Peripheral Arterial Disease Location Impacts Prognosis

Proximal disease associated with poorer general prognosis compared with more distal disease

FRIDAY, Feb. 26 (HealthDay News) -- The general prognosis in patients with peripheral arterial disease (PAD) is worse in those with proximal disease than those with more distal disease, according to research published in the March 2 issue of the Journal of the American College of Cardiology.

Victor Aboyans, M.D., of Limoges University in France, and colleagues analyzed data from 400 patients with PAD who underwent a first digital subtraction angiography of lower limb arteries. All had at least one arterial stenosis of at least 50 percent due to atherosclerosis. Patients were followed for roughly 34 months for a combination of death, myocardial infarction, stroke, and coronary or carotid revascularization. The authors defined proximal PAD as aortoiliac disease and distal PAD as infrailiac disease.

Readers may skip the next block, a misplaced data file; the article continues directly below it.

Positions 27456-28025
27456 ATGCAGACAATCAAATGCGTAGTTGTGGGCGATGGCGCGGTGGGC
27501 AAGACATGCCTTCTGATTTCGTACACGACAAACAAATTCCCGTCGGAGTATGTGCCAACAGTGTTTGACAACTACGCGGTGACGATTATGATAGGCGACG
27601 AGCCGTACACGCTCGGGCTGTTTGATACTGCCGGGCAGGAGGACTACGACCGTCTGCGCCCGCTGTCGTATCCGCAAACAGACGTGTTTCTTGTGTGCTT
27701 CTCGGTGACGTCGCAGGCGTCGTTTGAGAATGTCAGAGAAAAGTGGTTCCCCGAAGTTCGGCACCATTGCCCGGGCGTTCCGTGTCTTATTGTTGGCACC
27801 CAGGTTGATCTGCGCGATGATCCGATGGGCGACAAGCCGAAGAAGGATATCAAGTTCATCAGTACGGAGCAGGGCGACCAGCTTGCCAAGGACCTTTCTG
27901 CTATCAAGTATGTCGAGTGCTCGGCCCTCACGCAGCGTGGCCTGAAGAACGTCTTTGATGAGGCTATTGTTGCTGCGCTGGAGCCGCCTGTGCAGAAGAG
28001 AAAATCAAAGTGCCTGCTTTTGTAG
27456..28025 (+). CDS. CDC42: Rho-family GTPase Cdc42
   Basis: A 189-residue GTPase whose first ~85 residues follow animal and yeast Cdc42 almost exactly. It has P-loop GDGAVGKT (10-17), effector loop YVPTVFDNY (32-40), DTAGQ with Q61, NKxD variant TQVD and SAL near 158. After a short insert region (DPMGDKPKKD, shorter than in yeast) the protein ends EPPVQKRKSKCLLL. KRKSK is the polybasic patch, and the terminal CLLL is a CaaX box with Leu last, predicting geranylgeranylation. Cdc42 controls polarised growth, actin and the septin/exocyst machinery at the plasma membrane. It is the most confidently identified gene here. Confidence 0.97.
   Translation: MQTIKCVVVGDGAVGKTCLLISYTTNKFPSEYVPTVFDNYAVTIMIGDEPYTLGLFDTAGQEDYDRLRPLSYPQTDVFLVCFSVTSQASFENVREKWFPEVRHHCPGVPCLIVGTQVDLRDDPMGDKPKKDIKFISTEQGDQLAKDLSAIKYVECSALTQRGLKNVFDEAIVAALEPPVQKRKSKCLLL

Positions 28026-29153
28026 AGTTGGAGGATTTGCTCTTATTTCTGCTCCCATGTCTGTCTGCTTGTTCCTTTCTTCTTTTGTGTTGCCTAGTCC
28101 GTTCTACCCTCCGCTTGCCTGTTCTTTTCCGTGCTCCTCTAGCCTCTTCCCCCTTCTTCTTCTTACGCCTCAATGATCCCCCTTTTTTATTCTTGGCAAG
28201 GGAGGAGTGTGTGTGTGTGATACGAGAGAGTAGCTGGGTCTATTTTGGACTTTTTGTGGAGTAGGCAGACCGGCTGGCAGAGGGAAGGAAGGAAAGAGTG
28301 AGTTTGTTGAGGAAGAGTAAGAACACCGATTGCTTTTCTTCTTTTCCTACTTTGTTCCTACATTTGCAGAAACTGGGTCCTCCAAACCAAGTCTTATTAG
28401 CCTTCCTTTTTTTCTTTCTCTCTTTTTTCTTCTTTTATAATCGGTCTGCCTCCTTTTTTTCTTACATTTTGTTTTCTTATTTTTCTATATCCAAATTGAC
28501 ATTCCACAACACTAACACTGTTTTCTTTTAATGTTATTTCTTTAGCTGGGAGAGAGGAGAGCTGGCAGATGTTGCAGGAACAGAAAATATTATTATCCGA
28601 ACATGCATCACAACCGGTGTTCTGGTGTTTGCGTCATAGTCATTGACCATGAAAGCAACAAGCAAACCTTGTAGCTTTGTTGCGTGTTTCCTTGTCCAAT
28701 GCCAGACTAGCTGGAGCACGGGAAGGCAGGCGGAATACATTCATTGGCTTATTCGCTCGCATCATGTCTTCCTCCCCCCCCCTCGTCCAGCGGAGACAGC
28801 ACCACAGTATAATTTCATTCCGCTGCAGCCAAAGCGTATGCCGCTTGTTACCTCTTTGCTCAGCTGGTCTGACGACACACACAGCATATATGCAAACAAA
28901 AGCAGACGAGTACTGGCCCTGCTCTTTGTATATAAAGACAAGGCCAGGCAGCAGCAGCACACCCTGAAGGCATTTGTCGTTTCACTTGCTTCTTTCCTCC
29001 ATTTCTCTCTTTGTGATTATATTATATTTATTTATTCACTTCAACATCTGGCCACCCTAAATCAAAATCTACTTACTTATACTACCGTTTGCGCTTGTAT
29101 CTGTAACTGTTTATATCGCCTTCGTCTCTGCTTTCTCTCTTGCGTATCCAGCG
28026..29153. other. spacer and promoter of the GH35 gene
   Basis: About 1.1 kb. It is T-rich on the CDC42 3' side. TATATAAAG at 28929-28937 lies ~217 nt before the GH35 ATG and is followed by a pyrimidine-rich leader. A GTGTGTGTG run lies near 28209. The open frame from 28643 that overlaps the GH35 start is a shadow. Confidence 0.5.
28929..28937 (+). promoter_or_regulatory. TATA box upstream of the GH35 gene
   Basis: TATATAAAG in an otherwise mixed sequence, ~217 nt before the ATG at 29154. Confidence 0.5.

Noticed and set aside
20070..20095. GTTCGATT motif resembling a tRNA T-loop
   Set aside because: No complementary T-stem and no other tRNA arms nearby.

After adjustment for a variety of factors, including age, sex and cardiovascular disease history, the researchers found that proximal PAD was associated with a worse prognosis (hazard ratio for the primary outcome, 3.28; hazard ratio for death, 3.18).

"Among PAD patients, those with proximal lesions have a 2.5- to 3.5-fold risk of mortality and cardiovascular disease events compared with those with distal PAD. This association is independent of several risk factors and comorbidities, which are differentially associated with these two localizations of PAD. Our results contrast with the poorer limb prognosis in cases of distal PAD. Our finding is limited to hospitalized PAD patients and needs further confirmation in prospective population studies," the authors conclude.

Full Text (subscription or payment may be required)

Physician's Briefing